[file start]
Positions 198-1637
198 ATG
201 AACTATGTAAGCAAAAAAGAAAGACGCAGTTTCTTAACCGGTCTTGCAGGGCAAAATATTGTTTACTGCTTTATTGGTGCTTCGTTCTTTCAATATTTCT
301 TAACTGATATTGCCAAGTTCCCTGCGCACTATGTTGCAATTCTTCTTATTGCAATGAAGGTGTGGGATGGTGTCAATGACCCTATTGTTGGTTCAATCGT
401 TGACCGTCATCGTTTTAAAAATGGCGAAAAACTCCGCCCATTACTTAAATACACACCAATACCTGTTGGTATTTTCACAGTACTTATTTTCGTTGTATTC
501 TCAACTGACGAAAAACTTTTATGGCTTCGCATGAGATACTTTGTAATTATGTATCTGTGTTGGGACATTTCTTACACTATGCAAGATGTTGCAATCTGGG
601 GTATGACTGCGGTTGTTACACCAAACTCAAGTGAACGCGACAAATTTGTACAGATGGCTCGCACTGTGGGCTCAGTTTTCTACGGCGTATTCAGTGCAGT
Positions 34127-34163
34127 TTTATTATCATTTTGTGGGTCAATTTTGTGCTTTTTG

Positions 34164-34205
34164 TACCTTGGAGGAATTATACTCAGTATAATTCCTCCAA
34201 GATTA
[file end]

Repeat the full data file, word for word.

Positions 198-1637
198 ATG
201 AACTATGTAAGCAAAAAAGAAAGACGCAGTTTCTTAACCGGTCTTGCAGGGCAAAATATTGTTTACTGCTTTATTGGTGCTTCGTTCTTTCAATATTTCT
301 TAACTGATATTGCCAAGTTCCCTGCGCACTATGTTGCAATTCTTCTTATTGCAATGAAGGTGTGGGATGGTGTCAATGACCCTATTGTTGGTTCAATCGT
401 TGACCGTCATCGTTTTAAAAATGGCGAAAAACTCCGCCCATTACTTAAATACACACCAATACCTGTTGGTATTTTCACAGTACTTATTTTCGTTGTATTC
501 TCAACTGACGAAAAACTTTTATGGCTTCGCATGAGATACTTTGTAATTATGTATCTGTGTTGGGACATTTCTTACACTATGCAAGATGTTGCAATCTGGG
601 GTATGACTGCGGTTGTTACACCAAACTCAAGTGAACGCGACAAATTTGTACAGATGGCTCGCACTGTGGGCTCAGTTTTCTACGGCGTATTCAGTGCAGT
Positions 34127-34163
34127 TTTATTATCATTTTGTGGGTCAATTTTGTGCTTTTTG

Positions 34164-34205
34164 TACCTTGGAGGAATTATACTCAGTATAATTCCTCCAA
34201 GATTA